Political behavior and quantitative methods, policy-based voting and party competition, mass opinion and preference formation, regression for categorical data and discrete choice modeling
Mauerer, I. & Schneider, M. (2019). Perceived Party Placements and Uncertainty on Immigration in the 2017 German Election. Jahrbuch für Handlungs- und Entscheidungstheorie Volume 11. Edited by M. Debus, Tepe, M. & Sauermann, J., Wiesbaden: Springer Nature, 117–143. doi: 10.1007/978-3-658-23997-8
Almost all national election studies contain policy scales that are intended to measure where respondents perceive parties or candidates on central campaign issues. These placements form the basis for models of survey responses, party perceptions, and voter choice. It is well known that the placements might be affected by uncertainty. We use the finite mixture model `BetaBin' to study response patterns to party placements on policy issues. The model consists of a placement part and an uncertainty part. Whereas the placement part of the model accounts for lower and higher placements on the ordinal scales, the uncertainty component accounts for tendencies to locate the parties on the middle or at the extremes of the policy scales. We use the 2017 German national election and apply the model to the immigration issue. Our results demonstrate that uncertainty strongly influences the respondents' perceptions of most parties. Neglecting this structure leads to worse models as indicated by performance measures.
Mauerer, I., Pößnecker, W., Thurner, P. W., & Tutz, G. (2015). Modeling Electoral Choices in Multiparty Systems with High-Dimensional Data: A Regularized Selection of Parameters Using the Lasso Approach. Journal of Choice Modelling 16: 23-42. doi: 10.1016/j.jocm.2015.09.004
The increased usage of discrete choice models in the analysis of multiparty elections faces one severe challenge: the proliferation of parameters, resulting in high-dimensional and difficult-to-interpret models. For example, the application of a multinomial logit model in a party system with J parties results in maximally J−1 parameters for chooser-specific attributes (e.g., sex and age). For the specification of alternative-specific attributes (usually: positions on issues and issue distances), maximally J parameters for each political issue can be estimated. Thus, a model of party choice with five parties based on three political issues and ten voter attributes already produces 59 possible coefficients. As soon as we allow for interaction effects to detect segment-specific reactions to issues, the situation is even aggravated. In order to systematically and efficiently identify relevant predictors in voting models, we derive and use Lasso-type regularized parameter selection techniques that take into account both individual- and alternative-specific variables. Most importantly, our new algorithm can handle for the first time the alternative-wise specification of the attributes of alternatives. Applying the specifically adjusted Lasso method to the 2009 German Parliamentary Election, we demonstrate that our approach massively reduces the models' complexity and simplifies their interpretation. Lasso-penalization clearly outperforms the simple ML estimator. The results are illustrated by innovative visualization methods, the so-called effect star plots.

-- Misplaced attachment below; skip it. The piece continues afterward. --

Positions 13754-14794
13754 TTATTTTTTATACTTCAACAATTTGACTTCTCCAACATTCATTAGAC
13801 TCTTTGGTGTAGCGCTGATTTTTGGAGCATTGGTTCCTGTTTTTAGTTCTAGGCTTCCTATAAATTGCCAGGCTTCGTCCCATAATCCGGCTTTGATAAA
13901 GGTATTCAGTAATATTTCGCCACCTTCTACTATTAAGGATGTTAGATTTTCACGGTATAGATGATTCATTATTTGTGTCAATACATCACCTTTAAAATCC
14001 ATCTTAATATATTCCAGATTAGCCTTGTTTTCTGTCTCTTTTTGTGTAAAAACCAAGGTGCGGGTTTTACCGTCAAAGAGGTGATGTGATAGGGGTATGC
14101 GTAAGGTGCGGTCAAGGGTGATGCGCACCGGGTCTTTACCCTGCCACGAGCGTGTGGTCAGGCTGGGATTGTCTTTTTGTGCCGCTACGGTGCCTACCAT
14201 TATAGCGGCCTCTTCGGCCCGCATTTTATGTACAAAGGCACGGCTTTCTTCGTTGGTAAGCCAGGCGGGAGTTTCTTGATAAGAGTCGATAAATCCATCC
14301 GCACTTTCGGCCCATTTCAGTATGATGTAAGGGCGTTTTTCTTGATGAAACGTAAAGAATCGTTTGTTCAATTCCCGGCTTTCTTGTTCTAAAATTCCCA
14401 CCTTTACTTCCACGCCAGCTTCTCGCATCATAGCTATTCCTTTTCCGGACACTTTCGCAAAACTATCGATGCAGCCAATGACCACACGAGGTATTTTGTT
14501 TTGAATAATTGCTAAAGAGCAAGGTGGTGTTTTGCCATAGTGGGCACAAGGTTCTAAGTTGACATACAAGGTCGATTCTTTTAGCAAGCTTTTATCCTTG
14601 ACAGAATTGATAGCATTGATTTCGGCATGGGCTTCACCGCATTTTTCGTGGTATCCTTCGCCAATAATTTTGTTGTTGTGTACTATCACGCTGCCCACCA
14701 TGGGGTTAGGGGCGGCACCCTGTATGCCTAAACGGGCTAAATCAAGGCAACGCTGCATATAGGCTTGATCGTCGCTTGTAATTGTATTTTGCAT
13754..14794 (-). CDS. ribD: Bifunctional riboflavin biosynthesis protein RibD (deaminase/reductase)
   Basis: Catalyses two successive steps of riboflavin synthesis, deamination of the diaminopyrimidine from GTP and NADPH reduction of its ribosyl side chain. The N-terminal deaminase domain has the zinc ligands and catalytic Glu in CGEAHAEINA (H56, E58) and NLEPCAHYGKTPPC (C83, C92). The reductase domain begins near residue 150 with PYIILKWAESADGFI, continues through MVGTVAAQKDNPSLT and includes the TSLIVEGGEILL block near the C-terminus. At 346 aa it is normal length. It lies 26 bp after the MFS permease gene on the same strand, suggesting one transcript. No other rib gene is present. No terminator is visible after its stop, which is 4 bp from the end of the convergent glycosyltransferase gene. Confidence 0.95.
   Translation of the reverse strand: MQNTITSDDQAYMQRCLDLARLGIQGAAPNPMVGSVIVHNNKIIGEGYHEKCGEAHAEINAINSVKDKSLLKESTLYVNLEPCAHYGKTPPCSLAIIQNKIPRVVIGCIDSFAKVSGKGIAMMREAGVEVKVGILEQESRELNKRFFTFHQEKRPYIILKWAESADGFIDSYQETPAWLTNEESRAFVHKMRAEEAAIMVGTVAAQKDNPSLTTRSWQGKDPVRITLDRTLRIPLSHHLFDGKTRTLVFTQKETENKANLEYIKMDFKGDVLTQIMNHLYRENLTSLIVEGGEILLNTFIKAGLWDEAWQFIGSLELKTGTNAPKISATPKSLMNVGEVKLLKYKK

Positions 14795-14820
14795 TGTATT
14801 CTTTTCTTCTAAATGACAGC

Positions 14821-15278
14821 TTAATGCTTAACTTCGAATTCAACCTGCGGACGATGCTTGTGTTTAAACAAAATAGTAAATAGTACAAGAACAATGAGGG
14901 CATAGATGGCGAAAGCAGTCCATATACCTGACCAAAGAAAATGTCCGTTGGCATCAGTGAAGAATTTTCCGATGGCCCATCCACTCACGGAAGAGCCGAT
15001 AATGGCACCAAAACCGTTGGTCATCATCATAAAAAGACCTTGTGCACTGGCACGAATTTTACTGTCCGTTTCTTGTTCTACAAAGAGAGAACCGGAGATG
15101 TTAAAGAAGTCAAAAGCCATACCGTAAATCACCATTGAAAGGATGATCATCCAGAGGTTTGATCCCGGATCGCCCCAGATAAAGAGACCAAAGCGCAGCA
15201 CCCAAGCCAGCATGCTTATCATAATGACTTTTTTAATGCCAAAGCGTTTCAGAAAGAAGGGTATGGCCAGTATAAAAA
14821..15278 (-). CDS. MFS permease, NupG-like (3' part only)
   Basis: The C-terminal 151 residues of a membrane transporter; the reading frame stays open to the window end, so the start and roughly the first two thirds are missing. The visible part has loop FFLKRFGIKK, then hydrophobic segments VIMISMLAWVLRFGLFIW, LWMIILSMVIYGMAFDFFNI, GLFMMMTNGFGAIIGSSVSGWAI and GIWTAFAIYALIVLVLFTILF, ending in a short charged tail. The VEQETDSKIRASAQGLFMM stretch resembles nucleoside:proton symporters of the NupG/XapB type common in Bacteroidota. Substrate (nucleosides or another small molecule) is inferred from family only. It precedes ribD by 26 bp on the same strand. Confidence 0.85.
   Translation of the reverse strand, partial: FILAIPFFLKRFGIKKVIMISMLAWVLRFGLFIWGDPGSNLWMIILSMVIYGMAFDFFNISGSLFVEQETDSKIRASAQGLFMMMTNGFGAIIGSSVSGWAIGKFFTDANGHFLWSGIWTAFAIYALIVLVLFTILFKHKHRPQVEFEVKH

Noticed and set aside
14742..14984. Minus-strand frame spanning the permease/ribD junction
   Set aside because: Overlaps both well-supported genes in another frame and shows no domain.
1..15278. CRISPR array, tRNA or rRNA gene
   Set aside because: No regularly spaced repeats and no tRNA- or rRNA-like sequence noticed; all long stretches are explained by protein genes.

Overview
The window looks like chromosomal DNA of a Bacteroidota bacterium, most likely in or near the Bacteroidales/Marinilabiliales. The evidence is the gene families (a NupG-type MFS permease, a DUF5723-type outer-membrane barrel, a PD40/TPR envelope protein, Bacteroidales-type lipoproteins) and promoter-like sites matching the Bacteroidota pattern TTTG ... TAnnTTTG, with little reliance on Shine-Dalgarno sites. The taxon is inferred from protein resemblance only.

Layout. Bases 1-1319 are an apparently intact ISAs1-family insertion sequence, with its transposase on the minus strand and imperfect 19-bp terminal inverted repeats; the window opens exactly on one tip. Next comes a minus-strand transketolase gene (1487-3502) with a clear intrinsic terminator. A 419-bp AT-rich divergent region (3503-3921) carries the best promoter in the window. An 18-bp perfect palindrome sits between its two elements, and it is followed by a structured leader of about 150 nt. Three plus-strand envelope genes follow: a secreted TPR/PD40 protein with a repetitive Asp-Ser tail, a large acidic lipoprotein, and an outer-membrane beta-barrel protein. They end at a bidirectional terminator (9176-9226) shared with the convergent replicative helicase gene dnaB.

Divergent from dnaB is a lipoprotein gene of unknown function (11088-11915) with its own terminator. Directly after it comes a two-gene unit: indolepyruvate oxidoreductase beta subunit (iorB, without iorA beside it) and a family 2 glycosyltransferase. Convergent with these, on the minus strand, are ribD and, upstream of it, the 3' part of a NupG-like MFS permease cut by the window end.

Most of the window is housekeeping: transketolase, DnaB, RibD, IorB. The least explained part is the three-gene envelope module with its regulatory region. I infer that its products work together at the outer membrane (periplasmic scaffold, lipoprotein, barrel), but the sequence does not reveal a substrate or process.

Mauerer, I., Thurner, P. W., & Debus, M. (2015). Under Which Conditions do Parties Attract Voters’ Reactions to Issues? Party-Varying Issue Voting in German Elections 1987-2009. West European Politics 38(6): 1251–1273. doi: 10.1080/01402382.2015.1026562
Are voters’ choices influenced by parties’ position-taking and communication efforts on issues during a campaign? And if so, do voters’ reactions to issues differ across parties? This article outlines a research design for the statistical identification of party-varying issue reactions within the established paradigm of the Spatial Theory of Voting. Using a special feature of conditional logit and probit models – i.e. the estimation of alternative-specific coefficients instead of fixed ‘generic’ issue distance effects – it is possible to detect asymmetrically attached issue saliencies at the level of the voters, and hence at the demand-side of politics. This strategy opens a new way to systematically combine insights obtained by saliency approaches with the Spatial Theory of Voting. An application to the German parliamentary elections from 1987 to 2009 demonstrates that it is predominantly parties taking polar positions – and, more specifically, niche parties taking polar positions – that induce such asymmetric issue voting.
Thurner, P. W., Mauerer, I., & Binder, M. (2011). Parteienspezifisches Issue Voting bei den Bundestagswahlen 2002 bis 2009. In Wählen in Deutschland. Politische Vierteljahresschrift, Sonderheft 45, 302-320. Edited by R. Schmitt-Beck, Baden-Baden: Nomos, 302–320. [Link]